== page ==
The Swenson Center documents these demographic developments and much more, through diaries, letters, photographs, publications, memorabilia, and organizational records produced by Swedish immigrants and their descendants.  Included are more than 20,000 books, 800 linear feet of personal papers and records, and large numbers of newspapers and serials, many of them short-lived and scarcely available.  The materials chronicle the efforts of Swedish communities throughout North America to sustain their cultural traditions while forging a new identity in a new land.

Augustana Book Concern truck, late 1920s
Photo caption

Augustana Book Concern truck, late 1920s

From collection: Gustaf Adolf Magnusson photographs (Augustana Book Concern), 1905-1960s - See more at: http://augustana.pastperfectonline.com/photo/
E49DAF66-5202-424C-80BB-001710513613
#sthash.p0dUameI.dpuf

Image courtesy of the Swenson Swedish Immigration Research Center, Augustana College
The photograph most likely shows the Centennial Parade.
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The photograph most likely shows the Centennial Parade. Driving down the middle of the street are many dark colored cars, presumably carrying Prince Bertil of Sweden and the Official Swedish Delegation along with members of the Swedish Pioneer Centennial Committees. Standing on the side of the street and on top of buildings are women, men and children. 

From collection: Allan Kastrup collection. The Swedish American News Exchange.  http://augustana.pastperfectonline.com/photo/
CECFAF0C-C99A-4665-8410-959876379259#sthash.1Oq9cV3n.dpuf

Image courtesy of the Swenson Swedish Immigration Research Center, Augustana College

Although the bulk of Swedish immigration occurred well over a century ago, few archival repositories have devoted their mission to documenting this experience.  Among them, the Swenson Center has been a leading force in ensuring that this gap is successfully filled.  Highlights of the collection include the records of Upsala College (234 linear feet), established by Swedish immigrants in East Orange, New Jersey in 1893 and closed in 1995.  The records underscore the importance placed upon higher education in the Swedish immigrant community – Augustana itself being another example – and the challenges of sustaining such community-based institutions in difficult economic times.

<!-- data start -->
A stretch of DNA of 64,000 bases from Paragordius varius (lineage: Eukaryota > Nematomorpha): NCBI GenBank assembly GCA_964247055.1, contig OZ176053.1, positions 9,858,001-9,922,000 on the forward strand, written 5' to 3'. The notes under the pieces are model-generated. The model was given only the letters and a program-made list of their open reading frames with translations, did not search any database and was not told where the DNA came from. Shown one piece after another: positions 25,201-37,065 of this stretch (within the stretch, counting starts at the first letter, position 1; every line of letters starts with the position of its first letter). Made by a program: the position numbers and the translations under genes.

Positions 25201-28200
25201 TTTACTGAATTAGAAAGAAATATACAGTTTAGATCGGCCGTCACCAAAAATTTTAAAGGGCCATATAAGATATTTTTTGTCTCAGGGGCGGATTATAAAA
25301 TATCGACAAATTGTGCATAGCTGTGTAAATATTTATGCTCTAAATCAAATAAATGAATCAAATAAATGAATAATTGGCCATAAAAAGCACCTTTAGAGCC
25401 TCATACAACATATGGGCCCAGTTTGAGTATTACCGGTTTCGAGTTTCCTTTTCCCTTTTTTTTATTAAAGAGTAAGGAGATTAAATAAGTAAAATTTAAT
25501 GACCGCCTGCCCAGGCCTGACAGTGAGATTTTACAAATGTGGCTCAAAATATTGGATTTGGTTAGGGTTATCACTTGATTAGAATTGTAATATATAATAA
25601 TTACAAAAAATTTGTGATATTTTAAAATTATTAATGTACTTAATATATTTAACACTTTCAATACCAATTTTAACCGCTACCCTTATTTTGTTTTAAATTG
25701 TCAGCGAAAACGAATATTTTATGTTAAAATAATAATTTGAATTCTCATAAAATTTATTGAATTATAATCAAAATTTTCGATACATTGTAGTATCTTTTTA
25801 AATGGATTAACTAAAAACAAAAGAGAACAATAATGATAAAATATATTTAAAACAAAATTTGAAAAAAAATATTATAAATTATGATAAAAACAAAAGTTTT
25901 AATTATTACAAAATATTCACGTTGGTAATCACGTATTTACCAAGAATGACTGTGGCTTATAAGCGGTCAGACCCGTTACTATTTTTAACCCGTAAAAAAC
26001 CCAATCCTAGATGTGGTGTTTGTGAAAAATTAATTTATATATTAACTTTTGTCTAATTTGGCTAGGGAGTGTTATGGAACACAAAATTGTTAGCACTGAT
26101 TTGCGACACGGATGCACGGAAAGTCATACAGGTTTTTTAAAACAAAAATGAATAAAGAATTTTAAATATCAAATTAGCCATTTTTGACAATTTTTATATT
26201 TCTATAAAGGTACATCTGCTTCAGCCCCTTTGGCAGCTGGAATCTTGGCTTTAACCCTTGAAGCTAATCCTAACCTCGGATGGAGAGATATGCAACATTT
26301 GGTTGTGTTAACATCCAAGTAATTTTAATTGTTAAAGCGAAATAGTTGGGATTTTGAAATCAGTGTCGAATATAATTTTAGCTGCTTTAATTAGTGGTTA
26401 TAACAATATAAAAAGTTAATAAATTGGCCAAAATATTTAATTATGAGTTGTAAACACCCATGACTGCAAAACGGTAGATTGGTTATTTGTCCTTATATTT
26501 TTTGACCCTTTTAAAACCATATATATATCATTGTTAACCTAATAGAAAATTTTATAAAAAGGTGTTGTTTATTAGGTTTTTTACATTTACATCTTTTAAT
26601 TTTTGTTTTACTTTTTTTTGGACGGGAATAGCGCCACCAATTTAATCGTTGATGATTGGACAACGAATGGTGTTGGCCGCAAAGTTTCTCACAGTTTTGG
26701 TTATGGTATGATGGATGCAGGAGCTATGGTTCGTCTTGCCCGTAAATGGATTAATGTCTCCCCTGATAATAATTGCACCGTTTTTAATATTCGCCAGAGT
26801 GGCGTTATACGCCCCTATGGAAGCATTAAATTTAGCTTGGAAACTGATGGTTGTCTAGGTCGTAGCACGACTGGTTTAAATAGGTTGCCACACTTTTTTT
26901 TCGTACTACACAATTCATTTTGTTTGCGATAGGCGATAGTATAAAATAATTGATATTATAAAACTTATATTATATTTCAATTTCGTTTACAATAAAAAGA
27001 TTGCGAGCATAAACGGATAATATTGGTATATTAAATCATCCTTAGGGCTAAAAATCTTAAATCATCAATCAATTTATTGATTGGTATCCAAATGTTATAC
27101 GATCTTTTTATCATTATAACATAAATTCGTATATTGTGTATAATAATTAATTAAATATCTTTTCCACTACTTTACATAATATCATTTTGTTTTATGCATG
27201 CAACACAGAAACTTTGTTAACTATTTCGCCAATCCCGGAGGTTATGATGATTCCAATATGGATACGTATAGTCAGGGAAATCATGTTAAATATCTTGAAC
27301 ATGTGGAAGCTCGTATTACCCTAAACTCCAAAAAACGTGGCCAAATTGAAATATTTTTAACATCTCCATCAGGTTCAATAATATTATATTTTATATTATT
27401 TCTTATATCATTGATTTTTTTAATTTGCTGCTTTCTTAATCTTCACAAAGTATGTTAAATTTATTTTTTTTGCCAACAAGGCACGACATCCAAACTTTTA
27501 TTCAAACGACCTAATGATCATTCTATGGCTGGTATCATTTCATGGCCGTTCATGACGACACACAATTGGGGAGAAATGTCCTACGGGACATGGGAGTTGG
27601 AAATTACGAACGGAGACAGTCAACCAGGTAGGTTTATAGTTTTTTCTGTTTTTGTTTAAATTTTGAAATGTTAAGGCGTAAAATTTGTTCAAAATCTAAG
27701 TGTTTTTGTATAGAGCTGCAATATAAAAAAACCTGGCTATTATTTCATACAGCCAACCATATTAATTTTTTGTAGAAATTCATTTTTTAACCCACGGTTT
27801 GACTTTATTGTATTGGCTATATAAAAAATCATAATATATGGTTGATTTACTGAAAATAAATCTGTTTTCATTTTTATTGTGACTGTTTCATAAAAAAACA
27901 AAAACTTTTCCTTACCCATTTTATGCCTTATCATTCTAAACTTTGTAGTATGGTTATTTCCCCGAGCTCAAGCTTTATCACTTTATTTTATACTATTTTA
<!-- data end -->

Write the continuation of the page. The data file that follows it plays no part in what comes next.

Official Swedish Delegation traveling by Zephyr from Minneapolis to Chicago.
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This photograph shows the Official Swedish Delegation traveling by Zephyr from Minneapolis to Chicago. This is possibly the Twin Cities Zephyr. Those photographed from left to right: Olof Rydbeck, Karin Koch, Gunnar Hirdman[?], and Dr. Gunnar Granberg. They all sit with their newspapers. June 1948.

From collection: Allan Kastrup collection. The Swedish American News Exchange.  http://augustana.pastperfectonline.com/photo/
052F3A1F-5691-4A28-986B-300570624723#sthash.H9CgftT9.dpuf

Image courtesy of the Swenson Swedish Immigration Research Center, Augustana College
A little girl and a little boy portraying the Swedish tradition of Sankta Lucia.
Photo caption

This photograph shows a little girl and a little boy portraying the Swedish tradition of Sankta Lucia. The little girl is dressed as Sankta Lucia with a wreath of candles in her hair, a long white robe, and a colored ribbon around her waist. She carries a plate of food. The boy standing next to her is clothed as a Star Boy. His is wearing the Star Boy hat, a long white robe, a colored ribbon around his waist, and he holds a star wand. 1974.  From collection: Allan Kastrup collection. The Swedish American News Exchange.  http://augustana.pastperfectonline.com/photo/
CBB98A50-EC78-4CCF-A247-752671000170#sthash.iwBTL4ih.dpuf

Image courtesy of the Swenson Swedish Immigration Research Center, Augustana College